Karl Lewis, assistant professor of biomedical engineering, deciphers the signals.
Dr. Karl Lewis is an assistant professor at the Meinig School of Biomedical Engineering at Cornell University. Dr. Lewis’s research interests center on understanding the interplay of mechanical cues and biological changes in musculoskeletal tissues. His group develops novel intravital imaging techniques for studying mechanotransduction and mechanobiology in vivo. They interrogate how acute sensing mechanisms in musculoskeletal cells relate to tissue-level changes in healthy and disease states, with the objective to use this knowledge to identify new targets for therapeutic intervention in musculoskeletal disease. Moreover, the Lewis Lab is dedicated to expanding analysis techniques for histological and live imaging data.
Novel Approaches to Study Early Cell Changes in Musculoskeletal Disease
Just like humans wink and smile, cells have different forms of communication. One particular type of communication, calcium ion signaling, could help scientists unlock secrets about tissue diseases such as arthritis and osteoporosis – that is, if we can understand the signals.
Calcium ion signals are very fast fluctuations in calcium content in cells that communicate biological events, such as a response to your body being loaded with weight. If you pick up a heavy box, the stress on your bone, cartilage, and tendons triggers the signaling, which in turn tells other cells how to respond. And unlike most molecular targets, calcium ion signaling is special because scientists can monitor it in real time and in living cells using basic microscopic approaches.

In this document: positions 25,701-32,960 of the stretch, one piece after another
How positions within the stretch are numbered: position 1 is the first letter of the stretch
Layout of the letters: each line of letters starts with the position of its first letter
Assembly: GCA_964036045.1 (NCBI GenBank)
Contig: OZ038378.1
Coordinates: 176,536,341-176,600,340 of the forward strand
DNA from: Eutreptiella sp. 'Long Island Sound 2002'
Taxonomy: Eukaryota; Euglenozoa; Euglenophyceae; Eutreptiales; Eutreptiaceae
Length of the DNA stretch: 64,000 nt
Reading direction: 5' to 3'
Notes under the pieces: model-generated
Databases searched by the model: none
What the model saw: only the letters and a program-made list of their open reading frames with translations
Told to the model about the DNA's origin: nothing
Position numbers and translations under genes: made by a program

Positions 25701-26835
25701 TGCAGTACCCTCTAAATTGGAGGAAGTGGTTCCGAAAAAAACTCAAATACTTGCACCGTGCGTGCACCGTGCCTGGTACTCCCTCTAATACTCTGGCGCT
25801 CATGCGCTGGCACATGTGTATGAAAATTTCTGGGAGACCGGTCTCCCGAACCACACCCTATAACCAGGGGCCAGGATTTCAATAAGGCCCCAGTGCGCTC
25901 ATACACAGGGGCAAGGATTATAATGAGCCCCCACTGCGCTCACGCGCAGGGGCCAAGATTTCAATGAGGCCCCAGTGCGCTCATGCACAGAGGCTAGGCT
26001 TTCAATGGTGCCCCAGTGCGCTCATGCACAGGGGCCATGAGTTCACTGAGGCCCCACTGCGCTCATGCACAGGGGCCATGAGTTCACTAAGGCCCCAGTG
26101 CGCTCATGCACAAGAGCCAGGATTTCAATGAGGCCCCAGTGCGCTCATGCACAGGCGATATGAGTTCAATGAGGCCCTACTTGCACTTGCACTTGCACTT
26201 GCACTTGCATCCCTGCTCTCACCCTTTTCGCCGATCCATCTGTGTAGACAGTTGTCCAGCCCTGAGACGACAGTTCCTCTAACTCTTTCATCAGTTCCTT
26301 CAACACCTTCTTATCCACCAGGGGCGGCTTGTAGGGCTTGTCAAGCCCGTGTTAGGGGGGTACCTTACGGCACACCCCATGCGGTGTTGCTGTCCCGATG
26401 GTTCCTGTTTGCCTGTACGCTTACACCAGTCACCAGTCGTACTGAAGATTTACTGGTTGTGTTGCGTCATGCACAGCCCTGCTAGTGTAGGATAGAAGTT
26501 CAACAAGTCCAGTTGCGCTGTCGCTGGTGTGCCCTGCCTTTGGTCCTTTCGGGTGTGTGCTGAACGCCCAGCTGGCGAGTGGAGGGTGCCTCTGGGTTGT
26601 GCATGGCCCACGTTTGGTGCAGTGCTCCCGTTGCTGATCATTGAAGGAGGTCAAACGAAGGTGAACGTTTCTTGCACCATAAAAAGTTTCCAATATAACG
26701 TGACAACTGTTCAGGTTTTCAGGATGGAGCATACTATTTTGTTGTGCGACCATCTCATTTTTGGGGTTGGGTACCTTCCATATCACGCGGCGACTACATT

Given that we can apply load in a reliable and highly precise manner to bone, cartilage, and tendons in laboratory settings, these types of tissue make ideal model systems for studying calcium ion signaling. The challenge is that these signals are very fast, occurring in just milliseconds, and they occur at very small length scales in dense tissues.
My lab specializes in using an advanced type of microscopy to observe tissue cells in living organisms. We combine this imaging technique with custom designed loading devices to study signaling dynamics in real time. These types of studies offer the ability to see those very fast signals as changes in the cell’s conditions occur. We are a part of a burgeoning field where scientists are connecting what a cell is experiencing in its natural environment to what a cell is signaling.
The relationship between very short-term cellular activity and long-term tissue disease outcomes is not presently well established for many tissues, but if we can continue to learn from calcium ion signaling and what cells are trying communicate, we improve personalized and preventative medicine dramatically. Just like any good relationship, communication is key.